This sparked a lively and intense roundtable discussion about not only race issues in X-Men and appropriated comics, but also about ownership, copyright, cultural appropriation, and who is allowed to portray and draw what.
A number of other appropriated comics were discussed, including Josh Bayer’s Suspect Device and Soner On’s Richie Rich artwork. The talk expanded beyond comics into the nature of appropriation in the fine art world, including the work of the Situationalists, Roy Lichtenstein, and artist Sherry Levine. Dan O’Neil’s legal battles with Disney were brought up as well, in addition to the myriad of artists who lovingly “steal” copyrighted material from the monolithic cartoon empire. R. Sikoriak, who is well known for his Masterpiece Comics, was present at the talk and gave a brief presentation of his exhaustively researched appropriation of 50s era Batman comics to re-tell Dostoevsky’s Crime and Punishment. Ed Piskor’s Hip Hop Family Tree and Ben Marra’s Gangster Rap Posse were also brought up and compared in terms of tone and content. Musical appropriation was discussed (Girl Talk, De La Soul), including the nature of hip-hop music and the characters used and exploited by rap artists and how it may or may not be like the WWF. The group also noted that the Internet has helped spawn a vast trove of appropriation via fan art that touches on many of the issues Martin brought up: race, identity and sexuality (for example “The Hawkeye Initiative”).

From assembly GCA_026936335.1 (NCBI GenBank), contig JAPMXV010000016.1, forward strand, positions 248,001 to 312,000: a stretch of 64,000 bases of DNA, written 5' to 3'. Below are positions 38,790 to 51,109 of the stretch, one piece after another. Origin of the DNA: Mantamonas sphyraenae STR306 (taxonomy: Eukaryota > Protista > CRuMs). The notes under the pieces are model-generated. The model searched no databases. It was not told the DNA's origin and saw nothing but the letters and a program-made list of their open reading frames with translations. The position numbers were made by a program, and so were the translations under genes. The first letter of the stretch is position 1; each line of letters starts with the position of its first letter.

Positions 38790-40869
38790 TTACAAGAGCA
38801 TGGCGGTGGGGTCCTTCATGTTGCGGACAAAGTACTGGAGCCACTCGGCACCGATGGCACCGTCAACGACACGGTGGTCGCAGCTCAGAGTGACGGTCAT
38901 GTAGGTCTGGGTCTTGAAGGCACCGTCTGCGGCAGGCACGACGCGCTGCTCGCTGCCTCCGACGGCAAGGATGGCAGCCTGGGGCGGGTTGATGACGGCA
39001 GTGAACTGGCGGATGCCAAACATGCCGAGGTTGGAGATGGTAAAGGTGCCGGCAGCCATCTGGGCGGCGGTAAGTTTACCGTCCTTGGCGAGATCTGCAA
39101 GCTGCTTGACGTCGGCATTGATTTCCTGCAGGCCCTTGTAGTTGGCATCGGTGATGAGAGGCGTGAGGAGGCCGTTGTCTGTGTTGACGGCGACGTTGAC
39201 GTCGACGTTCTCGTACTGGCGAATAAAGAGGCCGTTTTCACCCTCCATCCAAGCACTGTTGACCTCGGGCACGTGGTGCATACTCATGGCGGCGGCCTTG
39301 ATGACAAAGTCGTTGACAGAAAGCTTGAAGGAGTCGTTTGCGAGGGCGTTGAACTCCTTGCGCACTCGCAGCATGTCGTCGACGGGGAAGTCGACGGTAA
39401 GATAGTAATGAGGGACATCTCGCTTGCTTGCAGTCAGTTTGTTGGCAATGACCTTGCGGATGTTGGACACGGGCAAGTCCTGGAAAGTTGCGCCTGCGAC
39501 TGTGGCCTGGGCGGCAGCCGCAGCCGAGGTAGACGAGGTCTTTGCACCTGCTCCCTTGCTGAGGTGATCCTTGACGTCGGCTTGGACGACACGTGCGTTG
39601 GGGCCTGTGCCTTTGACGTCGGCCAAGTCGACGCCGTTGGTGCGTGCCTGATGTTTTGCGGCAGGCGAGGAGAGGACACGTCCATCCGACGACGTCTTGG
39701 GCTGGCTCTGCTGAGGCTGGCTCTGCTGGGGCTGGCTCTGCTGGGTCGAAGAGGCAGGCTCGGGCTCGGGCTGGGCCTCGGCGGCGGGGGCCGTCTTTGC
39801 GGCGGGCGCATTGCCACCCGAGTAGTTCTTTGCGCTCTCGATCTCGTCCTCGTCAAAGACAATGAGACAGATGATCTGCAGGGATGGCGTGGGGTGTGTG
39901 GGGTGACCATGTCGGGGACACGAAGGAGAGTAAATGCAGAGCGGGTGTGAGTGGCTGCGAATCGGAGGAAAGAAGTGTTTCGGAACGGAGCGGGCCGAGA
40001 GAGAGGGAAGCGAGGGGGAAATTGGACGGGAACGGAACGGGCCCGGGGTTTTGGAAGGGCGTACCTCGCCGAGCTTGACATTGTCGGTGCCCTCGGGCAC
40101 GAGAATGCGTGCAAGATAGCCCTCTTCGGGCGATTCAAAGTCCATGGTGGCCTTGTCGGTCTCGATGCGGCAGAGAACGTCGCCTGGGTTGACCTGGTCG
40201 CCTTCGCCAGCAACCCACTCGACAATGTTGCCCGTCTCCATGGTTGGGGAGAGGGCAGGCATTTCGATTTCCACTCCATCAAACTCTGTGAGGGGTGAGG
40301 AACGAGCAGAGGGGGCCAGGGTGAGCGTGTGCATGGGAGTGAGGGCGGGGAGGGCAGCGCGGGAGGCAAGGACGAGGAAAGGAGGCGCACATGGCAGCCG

The wide range of topics discussed—everything from Johnny Ryan to Katy Perry—is a testament to the ways in which seemingly distinct cultures intersect, and to the moving line between creator and consumer as well as the always blurring lines between artistic license, fair use, plagiarism, homage, parody, commentary, and satire.
Image 1: Emma Frost from “X-Men of Color,” R. Orion Martin, 2013
Image 2: Inspector Wade Solves the Mystery of the Red Aces, Big Little Book, 1937
Image 3: “Masculine,” R. Orion Martin
Image 4: “Red and Yellow”, R. Orion Martin, 2012
Image 5: X-Men, first issue from “X-Men of Color,” R. Orion Martin, 2013
Image 6: Soner On, “Richie Rich”, 2011
About the author: Sophia Wiedeman is a comic artist and author of The Lettuce Girl series of comics as well as the Xeric-winning graphic novel The Deformitory. She lives and draws in New York city. You can see her work at sophiadraws.com